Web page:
9. np, 5 months ago Reply

    Some people have success with gelatin but develop health problems after taking it for a while. The ill health is often blamed on taking too much and then feel better when lightening the dosage.

    Many time the ill effect may be due to what is called herxheimer reaction (google for def). What happens is that the gelatin may be causing detox of liver for example and your body is overwhelmed with toxins released into blood stream.

    In effect gelatin is good for what ails you. Just be careful of the detox. This may or may not apply to you just sayin.


    • Julie, 5 months ago Reply

      Oh my, I know I have a clogged liver so that makes perfect sense for me. Do you know if it is actually cleansing the liver? I am hoping to be able to take more at some point. Thank you thank you thank you! …so much for sharing this info.


      • np, 5 months ago Reply

        I don’t know if the glycine in gelatin actually cleans the liver as much as it assists the liver in detox of the body. The link below is good start to understand the process.

        I had elevated liver enzymes and moderated them to almost normal by taking milk thistle featuring siliphos. More expensive than just plain old milk thistle but worked for me. I take 300mg daily.

        http://www.thehealthyhomeeconomist.com/the-crucial-reason-you-need-more-gelatin-in-your-diet/


  10. Jasmin, 5 months ago Reply

    Hi there! I’ve been using Great Lakes Gelatin Hydrolysate for a few months now (green can). The good thing about this one is that it dissolves completely and is easier to mix, unlike the red can.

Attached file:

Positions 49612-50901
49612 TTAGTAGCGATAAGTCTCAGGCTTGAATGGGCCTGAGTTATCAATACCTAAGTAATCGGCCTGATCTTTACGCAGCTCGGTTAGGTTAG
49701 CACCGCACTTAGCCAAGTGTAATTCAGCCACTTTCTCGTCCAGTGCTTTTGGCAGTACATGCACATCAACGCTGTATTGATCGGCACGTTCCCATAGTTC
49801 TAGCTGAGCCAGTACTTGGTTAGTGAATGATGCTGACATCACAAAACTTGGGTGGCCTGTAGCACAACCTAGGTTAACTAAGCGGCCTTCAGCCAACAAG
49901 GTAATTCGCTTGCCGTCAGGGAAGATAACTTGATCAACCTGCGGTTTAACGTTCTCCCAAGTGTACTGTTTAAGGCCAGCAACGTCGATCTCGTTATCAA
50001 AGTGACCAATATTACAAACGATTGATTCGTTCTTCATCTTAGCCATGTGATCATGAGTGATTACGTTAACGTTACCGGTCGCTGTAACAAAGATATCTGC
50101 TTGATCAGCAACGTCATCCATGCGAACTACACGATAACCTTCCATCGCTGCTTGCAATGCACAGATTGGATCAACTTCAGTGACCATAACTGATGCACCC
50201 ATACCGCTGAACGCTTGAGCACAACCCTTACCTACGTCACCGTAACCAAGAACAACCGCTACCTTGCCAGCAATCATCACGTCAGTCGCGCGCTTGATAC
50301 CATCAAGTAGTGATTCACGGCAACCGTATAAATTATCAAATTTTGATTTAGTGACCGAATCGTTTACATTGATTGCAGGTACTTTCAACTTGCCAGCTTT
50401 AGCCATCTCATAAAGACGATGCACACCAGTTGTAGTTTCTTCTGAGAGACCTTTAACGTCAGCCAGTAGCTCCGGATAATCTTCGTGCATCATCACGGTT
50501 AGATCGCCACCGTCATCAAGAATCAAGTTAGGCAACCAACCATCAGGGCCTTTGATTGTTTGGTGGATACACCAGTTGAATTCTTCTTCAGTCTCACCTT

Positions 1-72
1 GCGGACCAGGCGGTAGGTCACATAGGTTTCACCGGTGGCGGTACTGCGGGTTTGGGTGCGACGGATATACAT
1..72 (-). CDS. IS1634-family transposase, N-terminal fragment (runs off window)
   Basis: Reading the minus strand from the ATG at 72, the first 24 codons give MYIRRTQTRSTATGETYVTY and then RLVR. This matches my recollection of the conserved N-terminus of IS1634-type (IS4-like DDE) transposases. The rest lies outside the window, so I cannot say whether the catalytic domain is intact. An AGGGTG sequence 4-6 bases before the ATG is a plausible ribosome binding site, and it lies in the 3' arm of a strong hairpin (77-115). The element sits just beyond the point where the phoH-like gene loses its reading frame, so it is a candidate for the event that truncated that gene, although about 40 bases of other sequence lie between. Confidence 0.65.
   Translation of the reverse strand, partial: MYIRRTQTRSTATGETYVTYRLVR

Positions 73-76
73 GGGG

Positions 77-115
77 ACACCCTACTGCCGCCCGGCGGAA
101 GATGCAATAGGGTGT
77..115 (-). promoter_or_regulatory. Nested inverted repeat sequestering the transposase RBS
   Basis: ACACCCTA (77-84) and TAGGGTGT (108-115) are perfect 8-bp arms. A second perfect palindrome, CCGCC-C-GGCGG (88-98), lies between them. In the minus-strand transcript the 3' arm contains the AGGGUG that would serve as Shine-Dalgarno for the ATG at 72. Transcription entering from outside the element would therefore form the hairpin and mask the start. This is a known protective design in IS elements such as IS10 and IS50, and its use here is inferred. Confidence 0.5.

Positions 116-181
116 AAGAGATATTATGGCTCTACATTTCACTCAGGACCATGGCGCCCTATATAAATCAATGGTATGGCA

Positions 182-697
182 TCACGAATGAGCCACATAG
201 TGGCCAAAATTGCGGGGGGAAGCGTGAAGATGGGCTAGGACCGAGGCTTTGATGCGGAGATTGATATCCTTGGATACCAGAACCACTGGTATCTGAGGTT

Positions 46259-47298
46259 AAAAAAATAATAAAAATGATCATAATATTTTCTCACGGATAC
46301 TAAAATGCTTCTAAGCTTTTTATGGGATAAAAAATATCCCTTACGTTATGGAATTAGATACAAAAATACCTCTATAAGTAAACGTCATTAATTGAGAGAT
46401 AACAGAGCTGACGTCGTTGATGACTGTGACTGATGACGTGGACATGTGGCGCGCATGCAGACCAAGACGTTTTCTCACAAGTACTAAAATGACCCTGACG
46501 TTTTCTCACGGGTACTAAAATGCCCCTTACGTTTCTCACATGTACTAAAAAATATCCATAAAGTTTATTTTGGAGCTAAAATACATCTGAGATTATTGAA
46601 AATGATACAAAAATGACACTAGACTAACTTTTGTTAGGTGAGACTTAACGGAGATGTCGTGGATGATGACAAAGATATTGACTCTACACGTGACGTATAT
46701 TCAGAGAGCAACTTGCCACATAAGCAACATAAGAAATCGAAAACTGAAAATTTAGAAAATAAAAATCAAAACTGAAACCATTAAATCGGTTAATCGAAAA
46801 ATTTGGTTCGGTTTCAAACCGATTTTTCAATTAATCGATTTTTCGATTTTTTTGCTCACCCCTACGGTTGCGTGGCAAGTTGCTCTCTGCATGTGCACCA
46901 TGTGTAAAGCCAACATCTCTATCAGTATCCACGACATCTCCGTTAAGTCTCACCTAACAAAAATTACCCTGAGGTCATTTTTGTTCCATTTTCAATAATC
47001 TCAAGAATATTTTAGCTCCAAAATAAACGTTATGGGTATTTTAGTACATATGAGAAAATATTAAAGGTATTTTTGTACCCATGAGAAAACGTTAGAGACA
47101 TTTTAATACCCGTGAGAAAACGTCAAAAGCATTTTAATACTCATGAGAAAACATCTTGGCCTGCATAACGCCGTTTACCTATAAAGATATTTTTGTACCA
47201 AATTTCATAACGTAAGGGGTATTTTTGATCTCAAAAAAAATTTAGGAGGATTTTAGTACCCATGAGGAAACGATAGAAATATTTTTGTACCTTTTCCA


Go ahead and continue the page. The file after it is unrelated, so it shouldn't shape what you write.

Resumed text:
I use one rounded tablespoon every morning and have noticed that I eat less. Although the way it seems to happens with me is that I’ll still get hungry but then be able to eat only half of what I used to before I start to feel really full. And yes sugar cravings have gone WAY down.

    I haven’t noticed any difference in my sleep, but maybe I should start taking it at night instead (or as well).

    I’ve also noticed that I’m colder during the day, and attributed that to poor circulation, but perhaps this might be another reason to start taking the collagen at night instead.

    Thank you for the informative post!


    • admin, 5 months ago Reply

      Thanks for writing in about your experience. In the beginning I was taking 3 Tablespoons a day and I was amazed by how it decreased my appetite, but then it started to feel like it was too much, and I got headachy and felt tired. But maybe I will try it again with a Tablespoon in the AM and again before bed. I have never tried the green can. That will be my next experiment. If you notice any thing else over time, I would appreciate if you would share it. I learn so much from my readers.


      • Jasmin Eldib, 4 months ago Reply

        So I tried to take the collagen twice a day, one tablespoon in the am plus one in the pm. And I have to say I was extremely bloated. My stomach was painfully distended. Also my complete lack of appetite was confusing. Having a decreased appetite if fine but having no appetite isn’t normal. I don’t know when to eat and when to stop because I’m just not hungry. While this may sound great to some, I’m a very active person and not eating means that at some point I’m going to run out of energy.

        I had to stop taking it just to get my stomach feeling somewhat normal again. And while the health benefits of collagen are great, the fact that it messes so much with my hunger cues is far too confusing for me. I may start taking it again when my stomach is completely back to normal, but for now I’ve stopped completely.


        • joy, 4 months ago Reply

          I feel some bloating also, so backed down, and not very hungry, but I know I need to eat, so I eat when I feel I should…..I have not been real hungry for a long time as I kinda snack all day anyway…..


  11. granny gibson, 5 months ago Reply

    I started taking Great Lakes gelatin, orange can, a couple of months ago and immediately noticed deeper, longer sleep. My first doses were teaspoon size and I have worked up to a tablespoon a day. More dreams, usually pleasant, but a couple of nightmares that may or may not be related to the gelatin. Sometimes, eating late at night and not digesting well will cause bad dreams. My nails and hair are looking better. I haven’t noticed any big changes in osteoporosis symptoms, but I take some other supplements for that as well.